WEAPONS
Bo: staff. The staff is one of the oldest weapons. The original staff forms came from China, where the staff was called a kwon . When the forms were brought to Okinawa, the staff was known as a kun and then a bo in Japan. Sai: hand swords. Sai are not swords. In fact, experts are hard-pressed to agree on exactly what a sai is. It is shaped similar to a parrying dagger, but has neither point nor edge. Some theorize that the sai was a farming implement in India, where it originated as a means of planting seeds in hard soil.

Nunchaku: jointed sticks. The nunchaku are perhaps the most famous martial arts weapon because of their flashy appearance and their prominence in martial arts films. The nunchaku originated in Okinawa as farming tools used for pounding beans into paste. Tonfa (tuifa): handle. The tonfa, the precursor to modem police batons, began as a handle which turned large grindstones to separate the rice from the chaff. The farmers used the tonfa as a weapon because of its low profile amidst a pile of farming tools. Kama: sickle. The sickle in Okinawa was a slightly curved blade attached to a stick. It was used heavily as it was the only bladed weapon farmers had. A variant of the kama, called the kusarigama, had a rope with a hoop on the end attached to the sickle, enabling farmers to entrap weapons and then attack the unarmed opponent. Mushin: no mind. Composed of two characters mu (negative particle) and shin (heart or spirit), mushin is the essence of zen. It is the state in which action is not preceded by thought. For example, when you walk, you do not think about each step. You just walk. This is mushin. Yakusoku Kumite: pre-an-anged sparring. Put together by Master Angi Uezu, yakusoku kumite is a series of five routines, which aid in the development of rhythm, distancing (ma-ai), and timing (jikan). Simban: referee. Simban oversee kumite matches and judge whether contestants have scored points. The Simban are also responsible for the safety of the contestants. Simban are generally high ranking practitioners, because in older times if the contestants chose to move into a real fight, the simban would need to be able to break it up. Tatami: straw mat. The tatami was used widely in Japan. These mats were woven out of straw and were used in dojo as a primitive falling mat. They also served as a sort of carpet in Japanese houses. Tatami are very brittle and shoes should never be worn while walking on tatami. Sandals or tabi (type of sock) should be wom. Yame: halt, rest. Yame is similar in use to matte. When in contest, yame means the stop of all action, and to return to ready position. Matte in competition generally means the end of the match. Yudansha: black belt holder. Yudansha is composed of three parts, yu (a positive particle), dan (man), and sha (person). Put together, they mean man having degree or black belt holder. The opposite is mudansha, with mu (negative particle)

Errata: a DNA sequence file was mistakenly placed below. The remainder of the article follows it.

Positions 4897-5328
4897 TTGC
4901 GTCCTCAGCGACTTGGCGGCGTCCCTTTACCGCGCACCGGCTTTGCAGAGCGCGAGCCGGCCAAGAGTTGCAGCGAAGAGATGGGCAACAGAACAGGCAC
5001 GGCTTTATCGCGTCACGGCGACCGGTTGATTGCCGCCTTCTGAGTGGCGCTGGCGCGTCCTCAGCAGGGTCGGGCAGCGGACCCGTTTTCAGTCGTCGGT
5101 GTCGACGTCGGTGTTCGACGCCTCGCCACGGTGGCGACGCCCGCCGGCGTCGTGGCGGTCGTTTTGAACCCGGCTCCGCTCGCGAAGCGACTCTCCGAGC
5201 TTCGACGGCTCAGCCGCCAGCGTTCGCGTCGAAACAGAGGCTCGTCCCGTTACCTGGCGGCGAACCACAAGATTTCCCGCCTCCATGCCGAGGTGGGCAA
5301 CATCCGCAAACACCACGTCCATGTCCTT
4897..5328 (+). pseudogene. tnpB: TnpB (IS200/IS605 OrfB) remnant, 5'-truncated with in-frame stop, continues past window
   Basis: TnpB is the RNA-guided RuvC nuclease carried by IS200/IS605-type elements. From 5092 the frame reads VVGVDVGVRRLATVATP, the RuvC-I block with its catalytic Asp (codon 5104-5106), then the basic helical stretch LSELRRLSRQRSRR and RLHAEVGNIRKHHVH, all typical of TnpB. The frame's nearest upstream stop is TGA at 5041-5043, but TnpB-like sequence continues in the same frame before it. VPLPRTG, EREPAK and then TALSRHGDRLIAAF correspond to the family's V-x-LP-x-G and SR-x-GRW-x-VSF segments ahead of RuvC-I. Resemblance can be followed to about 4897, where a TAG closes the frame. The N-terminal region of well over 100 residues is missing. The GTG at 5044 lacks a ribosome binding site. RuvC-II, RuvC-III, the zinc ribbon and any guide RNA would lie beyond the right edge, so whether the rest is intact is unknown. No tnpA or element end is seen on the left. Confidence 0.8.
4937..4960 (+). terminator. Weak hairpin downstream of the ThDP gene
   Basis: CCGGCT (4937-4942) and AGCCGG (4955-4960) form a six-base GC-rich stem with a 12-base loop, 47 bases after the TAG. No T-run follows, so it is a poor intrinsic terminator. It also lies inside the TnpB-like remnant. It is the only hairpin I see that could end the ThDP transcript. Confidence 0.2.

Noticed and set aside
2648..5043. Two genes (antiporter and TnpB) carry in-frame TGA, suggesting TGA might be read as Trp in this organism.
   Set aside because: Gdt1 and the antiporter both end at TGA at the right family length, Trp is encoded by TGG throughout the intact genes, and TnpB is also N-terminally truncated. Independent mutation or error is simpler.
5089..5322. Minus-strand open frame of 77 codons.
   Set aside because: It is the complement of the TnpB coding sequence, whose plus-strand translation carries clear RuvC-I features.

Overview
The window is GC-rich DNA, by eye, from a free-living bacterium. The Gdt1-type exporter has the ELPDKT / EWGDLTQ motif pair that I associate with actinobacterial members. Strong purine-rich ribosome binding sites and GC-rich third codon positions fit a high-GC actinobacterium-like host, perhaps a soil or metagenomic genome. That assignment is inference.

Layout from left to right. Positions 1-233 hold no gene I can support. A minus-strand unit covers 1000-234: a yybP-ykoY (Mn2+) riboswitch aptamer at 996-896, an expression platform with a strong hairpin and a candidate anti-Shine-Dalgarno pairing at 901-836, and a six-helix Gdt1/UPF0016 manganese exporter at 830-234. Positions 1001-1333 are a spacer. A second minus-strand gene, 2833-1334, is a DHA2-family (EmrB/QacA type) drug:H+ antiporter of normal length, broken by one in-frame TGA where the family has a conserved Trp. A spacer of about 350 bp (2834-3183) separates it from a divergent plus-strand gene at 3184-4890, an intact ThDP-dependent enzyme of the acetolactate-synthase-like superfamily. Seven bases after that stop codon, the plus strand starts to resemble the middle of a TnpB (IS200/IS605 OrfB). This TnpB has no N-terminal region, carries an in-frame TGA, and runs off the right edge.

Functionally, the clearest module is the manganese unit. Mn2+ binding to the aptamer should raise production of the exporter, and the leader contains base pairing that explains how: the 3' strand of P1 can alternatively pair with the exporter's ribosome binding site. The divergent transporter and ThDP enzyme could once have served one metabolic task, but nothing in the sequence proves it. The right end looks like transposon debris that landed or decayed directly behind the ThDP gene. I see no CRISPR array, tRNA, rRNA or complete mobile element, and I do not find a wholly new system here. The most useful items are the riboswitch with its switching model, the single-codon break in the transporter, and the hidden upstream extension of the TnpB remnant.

Parts of the Body:
Isshin Ryu Karate-Do began as an empty handed art, before the weapons were added. As such, it is vital for practitioners to know the parts of the body, and what they are called in the native Japanese language. Soku-tei: ball. This is the large bone directly beneath the big toe. It is the primary kicking instrument. Kakato: heel. The heel is used for thrusting kicks such as the back kick or front thrust. If the ankle is weak, the heel can also be used in place of the edge for the side blade kick.